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Tennessee Fish and Wildlife Commission Updates Fishing Regulations

Tennessee Wildlife Resources Agency - TWRANashville, TN – The Tennessee Fish and Wildlife Commission (TFWC) approved updates to the state’s fishing regulations at its September meeting which concluded Friday at the Tennessee Wildlife Resources Agency’s Region II Ray Bell Building.

The changes came to the commercial fishing, sport fishing regulations, and bait regulations for 2020-22.       

In addition to the fishing regulations, the Fisheries Division announced its 2019 awards. Eric Ganus, who coordinates the agency’s statewide commercial fish, turtle, and mussel programs, was named Fisheries Biologist of the Year. Tim Williams was named Fisheries Technician of the Year and serves as the senior technician at Buffalo Springs Hatchery, the agency’s largest trout hatchery which is located in Rutledge.

Fishing at Land Between the Lakes. (LBL Photo)
Fishing at Land Between the Lakes. (LBL Photo)

An update on chronic wasting disease (CWD) and results from the recent August three-day deer hunt was given by CWD Coordinator Chuck Yoest. This year’s harvest was 586 compared to 798 last year. In the newly created Unit CWD in southwestern Tennessee, there was an increase from 36 to 61. Muzzle loaders were allowed in Unit CWD along with archery equipment.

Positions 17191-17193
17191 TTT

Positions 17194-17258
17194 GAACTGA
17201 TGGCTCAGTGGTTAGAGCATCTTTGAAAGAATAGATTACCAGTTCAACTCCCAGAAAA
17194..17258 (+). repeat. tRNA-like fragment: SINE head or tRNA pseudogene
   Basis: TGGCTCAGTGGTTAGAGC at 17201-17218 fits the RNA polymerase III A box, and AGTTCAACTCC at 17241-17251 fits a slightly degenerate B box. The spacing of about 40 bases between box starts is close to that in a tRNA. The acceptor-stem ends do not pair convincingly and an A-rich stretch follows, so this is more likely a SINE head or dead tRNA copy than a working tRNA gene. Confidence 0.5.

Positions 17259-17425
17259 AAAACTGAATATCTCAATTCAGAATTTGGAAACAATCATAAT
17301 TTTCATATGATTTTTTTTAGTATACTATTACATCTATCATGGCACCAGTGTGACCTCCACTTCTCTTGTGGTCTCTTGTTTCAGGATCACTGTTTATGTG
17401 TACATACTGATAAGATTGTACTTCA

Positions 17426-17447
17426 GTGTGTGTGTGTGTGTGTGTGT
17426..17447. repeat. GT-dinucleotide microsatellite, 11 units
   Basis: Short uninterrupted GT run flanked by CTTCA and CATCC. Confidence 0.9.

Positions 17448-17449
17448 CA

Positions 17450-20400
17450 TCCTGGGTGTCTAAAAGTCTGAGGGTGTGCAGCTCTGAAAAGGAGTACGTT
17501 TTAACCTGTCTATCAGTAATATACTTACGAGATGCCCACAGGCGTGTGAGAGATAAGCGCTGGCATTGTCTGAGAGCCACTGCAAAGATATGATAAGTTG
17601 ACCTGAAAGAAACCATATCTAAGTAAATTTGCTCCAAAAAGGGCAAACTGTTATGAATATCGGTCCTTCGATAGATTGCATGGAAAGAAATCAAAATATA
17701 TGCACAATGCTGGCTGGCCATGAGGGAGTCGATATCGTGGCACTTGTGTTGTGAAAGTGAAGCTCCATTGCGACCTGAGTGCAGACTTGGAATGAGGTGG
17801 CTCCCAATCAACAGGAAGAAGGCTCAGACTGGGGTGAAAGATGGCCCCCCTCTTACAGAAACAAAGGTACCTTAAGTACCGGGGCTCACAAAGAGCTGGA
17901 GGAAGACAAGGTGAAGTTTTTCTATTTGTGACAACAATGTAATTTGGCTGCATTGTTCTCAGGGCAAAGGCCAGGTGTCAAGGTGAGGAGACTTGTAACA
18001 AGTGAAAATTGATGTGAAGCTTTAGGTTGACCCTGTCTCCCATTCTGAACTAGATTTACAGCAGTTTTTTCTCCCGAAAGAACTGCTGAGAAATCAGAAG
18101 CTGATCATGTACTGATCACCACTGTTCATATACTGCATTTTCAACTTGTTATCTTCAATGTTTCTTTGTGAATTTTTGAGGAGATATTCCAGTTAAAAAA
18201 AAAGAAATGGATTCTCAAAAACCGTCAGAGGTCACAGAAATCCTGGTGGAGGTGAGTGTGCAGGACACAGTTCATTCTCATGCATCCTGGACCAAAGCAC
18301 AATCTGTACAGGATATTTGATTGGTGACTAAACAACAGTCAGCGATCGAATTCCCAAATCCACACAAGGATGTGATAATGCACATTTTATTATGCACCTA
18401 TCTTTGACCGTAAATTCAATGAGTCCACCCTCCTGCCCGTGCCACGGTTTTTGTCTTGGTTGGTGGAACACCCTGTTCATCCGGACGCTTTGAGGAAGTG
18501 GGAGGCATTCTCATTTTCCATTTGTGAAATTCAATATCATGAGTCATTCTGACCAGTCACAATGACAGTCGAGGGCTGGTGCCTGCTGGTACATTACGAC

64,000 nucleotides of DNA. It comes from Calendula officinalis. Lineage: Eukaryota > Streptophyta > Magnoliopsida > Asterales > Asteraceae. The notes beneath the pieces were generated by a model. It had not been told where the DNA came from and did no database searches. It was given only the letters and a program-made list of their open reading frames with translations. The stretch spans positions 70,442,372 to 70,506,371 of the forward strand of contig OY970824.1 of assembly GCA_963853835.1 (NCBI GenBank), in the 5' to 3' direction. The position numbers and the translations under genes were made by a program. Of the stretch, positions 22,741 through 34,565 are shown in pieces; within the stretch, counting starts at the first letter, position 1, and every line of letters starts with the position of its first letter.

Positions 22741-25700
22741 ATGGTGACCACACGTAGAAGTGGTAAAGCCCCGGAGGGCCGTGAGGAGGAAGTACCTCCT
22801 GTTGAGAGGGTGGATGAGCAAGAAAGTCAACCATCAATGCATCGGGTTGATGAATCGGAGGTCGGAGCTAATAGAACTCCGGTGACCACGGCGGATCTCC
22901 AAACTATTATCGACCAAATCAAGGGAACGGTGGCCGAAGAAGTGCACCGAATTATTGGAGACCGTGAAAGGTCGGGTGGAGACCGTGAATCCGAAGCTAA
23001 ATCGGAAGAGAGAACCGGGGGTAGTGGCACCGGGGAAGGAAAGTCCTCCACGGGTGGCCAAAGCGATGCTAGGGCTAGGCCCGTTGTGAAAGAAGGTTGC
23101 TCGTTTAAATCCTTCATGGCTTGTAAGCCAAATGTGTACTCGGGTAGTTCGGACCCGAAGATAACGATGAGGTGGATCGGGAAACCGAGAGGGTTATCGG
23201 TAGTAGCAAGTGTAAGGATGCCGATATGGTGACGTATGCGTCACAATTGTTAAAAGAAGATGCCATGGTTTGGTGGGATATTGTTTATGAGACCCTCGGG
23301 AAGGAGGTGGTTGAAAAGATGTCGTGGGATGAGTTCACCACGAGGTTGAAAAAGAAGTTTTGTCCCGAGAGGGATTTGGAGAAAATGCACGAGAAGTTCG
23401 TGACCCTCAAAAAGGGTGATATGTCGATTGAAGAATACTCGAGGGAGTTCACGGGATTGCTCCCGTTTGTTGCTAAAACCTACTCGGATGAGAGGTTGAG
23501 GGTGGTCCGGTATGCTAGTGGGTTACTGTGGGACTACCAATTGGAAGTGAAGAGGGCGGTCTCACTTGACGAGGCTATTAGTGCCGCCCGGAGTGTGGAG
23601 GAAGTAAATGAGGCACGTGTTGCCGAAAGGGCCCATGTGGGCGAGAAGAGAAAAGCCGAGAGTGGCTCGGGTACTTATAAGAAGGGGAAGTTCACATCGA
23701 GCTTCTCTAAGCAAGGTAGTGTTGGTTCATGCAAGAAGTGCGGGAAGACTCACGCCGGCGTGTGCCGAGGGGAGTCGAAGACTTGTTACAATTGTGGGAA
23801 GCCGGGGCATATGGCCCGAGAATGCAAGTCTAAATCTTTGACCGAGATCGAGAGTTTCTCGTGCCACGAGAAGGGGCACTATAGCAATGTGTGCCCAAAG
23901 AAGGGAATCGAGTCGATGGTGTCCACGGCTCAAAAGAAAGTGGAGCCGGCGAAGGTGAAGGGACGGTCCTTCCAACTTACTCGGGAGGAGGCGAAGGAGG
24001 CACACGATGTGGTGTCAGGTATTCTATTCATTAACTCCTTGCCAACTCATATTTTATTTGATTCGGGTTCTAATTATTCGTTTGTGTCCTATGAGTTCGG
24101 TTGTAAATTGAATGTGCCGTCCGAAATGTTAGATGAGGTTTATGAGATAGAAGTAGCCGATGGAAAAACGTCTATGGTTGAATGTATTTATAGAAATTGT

There have been seven new CWD positives confirmed in the last month from five that were harvested during the August hunt, one roadkill, and one reported sick. The report also indicated that the TWRA expected the number of positives to have a sharp rise. Yoest said he expects some high-risk counties to become positive and several counties will become high-risk.

Yoest reported that the Unit CWD regulations have been well-received. There were eight total public meetings in the area for TWRA officials to meet with the public.

Boating and Law Enforcement Assistant Chief Glenn Moates presented a 2019 boating safety report. The number of boating –related fatalities has seen a drastic reduction so far this year with six. Since 1965, there has been an average of 22-boating-related fatalities each year. In 1965, there were two reported. Other low yearly fatalities were seven in 1995 and 10 in 200.

TWRA bating officers have inspected more than 58,000 vessels this year, almost half being paddle craft. Officers have issued more than 1,200 citations, 925 warnings, made 62 boating under the influence (BUI) arrests, and assisted more than 150 boaters.

Three boating division awards were presented. Region III, District 31’s Joe Fortner was named the Boating officer of the Year, Region II, District 21’s Carl McCoy was the part-time Boating Officer of the Year. Dustin Buttram, who was earlier named the Boating Educator of the Year, was also introduced at the commission meeting. He serves in District 31.

Jenifer Wisniewski, Outreach and Communications Division chief, announced that partnership with Academy Sports resulted in more than 3,200 persons reactivating their licenses. Those who renewed their licenses during the time period were able to get a 20 percent off coupon for use in Academy Sports locations in Tennessee. She said the agency holds to land similar partnerships in the future.


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